Thursday, June 12, 2014

Getting started on a budget {A Three Things Thursday post}

With $40 in my hand as I pushed the cart, I was testing the definition of a tight grocery budget. I looked for the cheapest cuts of meat and then tried to find packages that were marked down further. I skipped the name brands, then the store brands and stocked up on the value products.

I was 14, and my parents were recently separated. My dad was lost, unsure of what to do with two kids - much less how to do it with the debt of two adults and one income. He wasn't a cook or a shopper, and his attempts at stocking up for a week's meals left him frustrated and upset.

So I volunteered.

In the six months that followed, I did my best to find the most amount of food for the least amount of price. I wasn't worried about health, quality and sourcing. I was worried about making sure everyone, most importantly my dad, had enough to eat.

Those days, and constraints, may be far behind but the memories are vivid. (I can still taste the canned ravioli that Dad watered down so it could go further.) It's not the case for some and it can be why I scoff when people will say that eating healthy isn't expensive. Sure, the grocery bill doesn't have to be outrageous when you put your focus on eating better but when just eating is expensive, the added pressure of "healthy" can be intimidating.

But it can be done.

Here are three meal ideas - breakfast, lunch and dinner - that come in under budget.

1. Breakfast: Eggs. Simple as that. I was recently listening to a Vinnie Tortorich podcast, and a guest said that eggs are one of the most complete proteins. They are also filling and affordable. A dozen of non-organic eggs at my Kroger comes in just under $2, and I buy the 18-pack carton for $2.99. You can hard boil the carton and eat two with salt and pepper. Make a frittata, using frozen veggies, and cut into individual portions. Or, if you have time, poach a couple and serve with toast.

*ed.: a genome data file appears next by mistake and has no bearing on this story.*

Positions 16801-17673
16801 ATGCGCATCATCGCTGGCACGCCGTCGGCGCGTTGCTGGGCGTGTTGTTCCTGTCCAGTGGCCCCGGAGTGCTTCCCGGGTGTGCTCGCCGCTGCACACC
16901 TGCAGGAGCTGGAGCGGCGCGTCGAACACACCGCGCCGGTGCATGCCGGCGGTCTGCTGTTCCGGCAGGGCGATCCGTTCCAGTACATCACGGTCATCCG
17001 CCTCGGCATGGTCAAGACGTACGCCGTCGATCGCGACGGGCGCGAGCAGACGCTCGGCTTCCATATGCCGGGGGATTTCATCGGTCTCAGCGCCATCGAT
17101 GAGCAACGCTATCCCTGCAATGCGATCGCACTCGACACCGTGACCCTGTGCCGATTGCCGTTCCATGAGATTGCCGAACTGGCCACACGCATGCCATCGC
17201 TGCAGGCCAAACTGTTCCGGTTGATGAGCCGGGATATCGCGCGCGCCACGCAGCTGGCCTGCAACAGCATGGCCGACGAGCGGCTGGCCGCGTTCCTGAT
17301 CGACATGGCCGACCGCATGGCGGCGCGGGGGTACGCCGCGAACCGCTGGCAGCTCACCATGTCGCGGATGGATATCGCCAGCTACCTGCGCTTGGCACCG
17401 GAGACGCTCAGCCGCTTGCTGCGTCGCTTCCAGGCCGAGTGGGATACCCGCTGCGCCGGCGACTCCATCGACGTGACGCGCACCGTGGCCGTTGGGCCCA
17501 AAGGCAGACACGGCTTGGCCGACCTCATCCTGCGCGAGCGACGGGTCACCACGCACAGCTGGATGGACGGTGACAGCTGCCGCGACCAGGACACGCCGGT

2. Lunch: I can easily spend upwards of $10 on lunch supplies for a week's worth of quote-unquote healthy lunches. It's not so bad when you consider that's what I spend when I got out but it's double what cheaper frozen meals cost. My solution: Dried beans, lentils and brown rice. For about $1.50 and a little prep time, someone has the building blocks of a nutrient dense, affordable lunch. Rice bowls are also insanely easy and versatile - add frozen or fresh veggies, choosing based on a "theme" (Mexican, Japanese, Indian) and it's done. Don't like bowls? Add some broth and turn it into soup. The beans and lentils serve as affordable protein options although one could easily use tofu or meat found on sale.

Bonus: You can prep lunch on Sunday and just grab and go throughout the week.

3. Dinner: The rule here is to keep it simple. It's fun to try new recipes and keeping the flavors fresh can help with adherence. However, a lengthy ingredient list can significantly increase the grocery bill. Some of my affordable favorites are Salsa Chicken - as a salad or wrap; homemade chili over a sweet potato (save on meat and add more beans); taco soup; and one-pot pasta.

This post was inspired by a beautiful friend who is starting her own journey. So give her some encouragement and share your budget meals!


  1. Aldi! Aldi, Aldi, Aldi!!! I love shopping Aldi because (most of the time) things are cheaper. Like red peppers- right now, Martin's has them $1.29 each, while they were 69 cents at Aldi.
    Another thing I tend to do: if I don't know what I"m going to cook for the week, I simply buy building blocks- like ground turkey, frozen chicken breast, and some basic veggies. I can usually turn that into a meal by scrounging through the pantry.